Saturday, February 18, 2012

Amatongas Library, Pig House and Farm

I have mentioned in the past about the lack of textbooks in the school. This, of course, is not a isolated problem as I have learned that very few schools in Mozambique have textbooks for students. Anyway, we received a few boxes of books a few weeks ago, but only a few resource books now make up the Amatongas Library.

As you can see in the picture below, students can check out the only textbooks for the school and they must copy by hand. The only other method is for teachers to read from the book and then the students copy what the teacher reads. We are thinking of using a copy machine in Chimoio to copy a few more textbooks to make it easier for the students. We are hoping it will not be too expensive.

The Amatongas Library

Students copying from the only textbooks in school
 Our pig house was in need of expansion as we are awaiting the birth of three litters from our sows any day now. We constructed the space so that it would be easy to wash down with a hose. The pig quarters are washed out twice a day by our worker, Zeca. It must be the cleanest pig house in all of Moz.
Pig house expansion

Sow enjoying her new larger home
 Resident students put in a few hours of work planting beans in our farm recently. We will hopefully be harvesting 3 hectares of beans in a few months.

Resident students planting beans Saturday morning

Santos planting beans and smiling as always

Tuesday, February 14, 2012

The nets go up!

If the electricity would cooperate, I could meet my goal of posting one blog a week. I'm getting close.

Monday we finally found some Mosquito nets in Chimoio for about $3.70. Br. Angel and students finished installing the nets today. In case you don't know, sleeping under a net is one of the best ways to prevent mosquito bites and preventing malaria. We hope it helps our students who have been having a difficult time lately with sickness due to malaria.

Br. Angel and students putting up nets

Br. Angel and students in dorm
 Since we don't have a machine to dry our corn, it must be done the old fashioned way. Our students put the corn out most days to be dried under the sun. We didn't harvest as much as we would have liked, but it will help. We are hoping next year will be better.
Students putting up corn

Students gather to put corn into storage
 It took 13 people seven full working days to clear the corn field and make it ready to plant beans. As of last night the rains returned after a two week dry spell and bean planting began today. Beans are very popular here. Though they look a little different from our red kidney beans back home, they taste just like good ole fashion Red Beans and Rice in Louisiana. And the answer is "yes", I even found some Tobasco in one of the Indian owned stores. Now if I could just teach them how to make good cornbread.
Corn field cleared and ready for beans

Workers clearing corn field
 It was strange to see a rainbow in the middle of a two week dry spell here lately. Though it's not great, in the picture below the rainbow soars over the church.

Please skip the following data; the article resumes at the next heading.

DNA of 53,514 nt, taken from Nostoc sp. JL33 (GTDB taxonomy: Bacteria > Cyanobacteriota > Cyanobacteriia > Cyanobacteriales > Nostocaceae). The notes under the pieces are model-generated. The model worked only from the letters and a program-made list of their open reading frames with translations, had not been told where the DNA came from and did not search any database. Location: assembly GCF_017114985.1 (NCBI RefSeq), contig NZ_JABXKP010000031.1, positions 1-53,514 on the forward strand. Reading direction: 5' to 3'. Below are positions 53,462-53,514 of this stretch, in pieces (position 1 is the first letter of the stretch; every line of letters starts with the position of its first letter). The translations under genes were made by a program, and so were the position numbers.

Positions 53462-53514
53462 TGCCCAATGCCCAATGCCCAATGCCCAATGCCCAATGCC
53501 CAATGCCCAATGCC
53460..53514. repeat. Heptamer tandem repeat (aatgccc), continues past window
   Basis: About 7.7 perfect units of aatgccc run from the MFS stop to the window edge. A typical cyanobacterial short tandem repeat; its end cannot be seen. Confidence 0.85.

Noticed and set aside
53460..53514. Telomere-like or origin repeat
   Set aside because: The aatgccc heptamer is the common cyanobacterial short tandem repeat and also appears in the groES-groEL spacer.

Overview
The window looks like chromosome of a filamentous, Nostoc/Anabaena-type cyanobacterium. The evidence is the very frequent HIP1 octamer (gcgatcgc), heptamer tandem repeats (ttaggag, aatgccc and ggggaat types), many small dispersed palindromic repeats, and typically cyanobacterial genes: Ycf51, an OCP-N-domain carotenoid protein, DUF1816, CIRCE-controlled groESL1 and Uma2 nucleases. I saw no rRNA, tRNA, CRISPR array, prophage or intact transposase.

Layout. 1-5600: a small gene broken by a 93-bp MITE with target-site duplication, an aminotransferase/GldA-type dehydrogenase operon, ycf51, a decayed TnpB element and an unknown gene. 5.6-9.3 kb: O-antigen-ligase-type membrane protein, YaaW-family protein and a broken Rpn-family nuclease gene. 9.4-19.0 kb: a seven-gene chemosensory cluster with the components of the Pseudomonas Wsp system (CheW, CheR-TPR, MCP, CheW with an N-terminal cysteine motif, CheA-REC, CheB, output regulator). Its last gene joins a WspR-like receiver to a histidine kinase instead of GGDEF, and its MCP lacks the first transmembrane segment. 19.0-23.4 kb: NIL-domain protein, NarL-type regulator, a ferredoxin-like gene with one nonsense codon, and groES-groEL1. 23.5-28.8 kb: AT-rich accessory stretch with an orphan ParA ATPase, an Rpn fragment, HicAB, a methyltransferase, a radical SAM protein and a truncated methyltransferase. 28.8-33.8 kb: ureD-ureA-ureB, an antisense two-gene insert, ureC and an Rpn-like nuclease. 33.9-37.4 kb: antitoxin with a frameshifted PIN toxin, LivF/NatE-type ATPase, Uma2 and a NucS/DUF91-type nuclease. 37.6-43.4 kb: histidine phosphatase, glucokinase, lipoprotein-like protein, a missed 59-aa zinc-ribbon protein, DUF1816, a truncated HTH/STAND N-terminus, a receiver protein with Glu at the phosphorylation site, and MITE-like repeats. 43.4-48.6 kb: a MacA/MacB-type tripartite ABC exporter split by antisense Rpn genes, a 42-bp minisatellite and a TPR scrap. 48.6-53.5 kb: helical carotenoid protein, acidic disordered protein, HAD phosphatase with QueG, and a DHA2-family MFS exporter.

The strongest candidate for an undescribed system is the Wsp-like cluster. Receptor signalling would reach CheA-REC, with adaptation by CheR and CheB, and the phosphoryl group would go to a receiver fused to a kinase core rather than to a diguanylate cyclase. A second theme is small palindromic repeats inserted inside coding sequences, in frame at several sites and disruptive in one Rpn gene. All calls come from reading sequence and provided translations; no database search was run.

Rainbow over Immaculate Conception Church

Tuesday, February 7, 2012


I shared this on facebook, but I realized many who read this blog don't use facebook.

It seems 2-3 of our 54 resident students have malaria every day since school began. Had to bring one to the hospital to get fluids because he became too weak to walk. We need to put nets over their beds, but can't find them. Let's see, can't find bed nets and school has no text books. Something wrong with this picture.

One issue with mosquito's here is that they are smaller and you don't always see them or hear them at night. Sounds scary, like some kind of science fiction horror movie. To make it even scarier, we have three brothers in our community and one has not had malaria yet. I'll never tell.

Sunday, February 5, 2012

Our Daily Schedule

First, I want to thank my family, brothers, friends and God for giving me this opportunity to work in Amatongas. Saturday, Feb. 4 2011, I arrived in Mozambique. It has been one incredible year.

Since the students arrived three weeks ago our days go by like a flash. I thought I would share with you our daily schedule to give a sense of our day. As you may remember, our school actually has three sessions, one in the morning, one beginning after lunch and an evening session for those who work during the day. Our resident students attend either the morning or afternoon session. Below is the schedule for the students attending school in the morning. The difference, of course, for the students who attend school in the afternoon is that they study in the morning. The different schedules require student monitoring all day, every day.

           AM Schedule

  5:25              Roll Call
  5:30              House cleaning jobs
  6:00              Bathroom
  6:30              Breakfast
6:45               Class for AM students
12:00              Lunch
13:15              Study for AM students
14:15              Break
14:45-             Study for AM students
16:00              Recreation for AM Students
18:30              Supper
19:00              Prayers,Various
20:00              Study for all
21:30              Sleep


Fr. Jose with students at first Mass of the year
Every week Mass is celebrated on Sunday and Tuesday by our pastor, Fr. Jose.
Fr. Jose distributes communion while Br. Lucas leads the singing

Student Monitors, in blue,  lead the residents before each meal

Meals are served family style

New front entrance to resident student area
with kitchen in background
 Br. Lucas began teaching a full load of physics classes in the evenings. In the picture below he is teaching to 48 students in a classroom with two small lightbulbs.
Br. Lucas teaching physics at night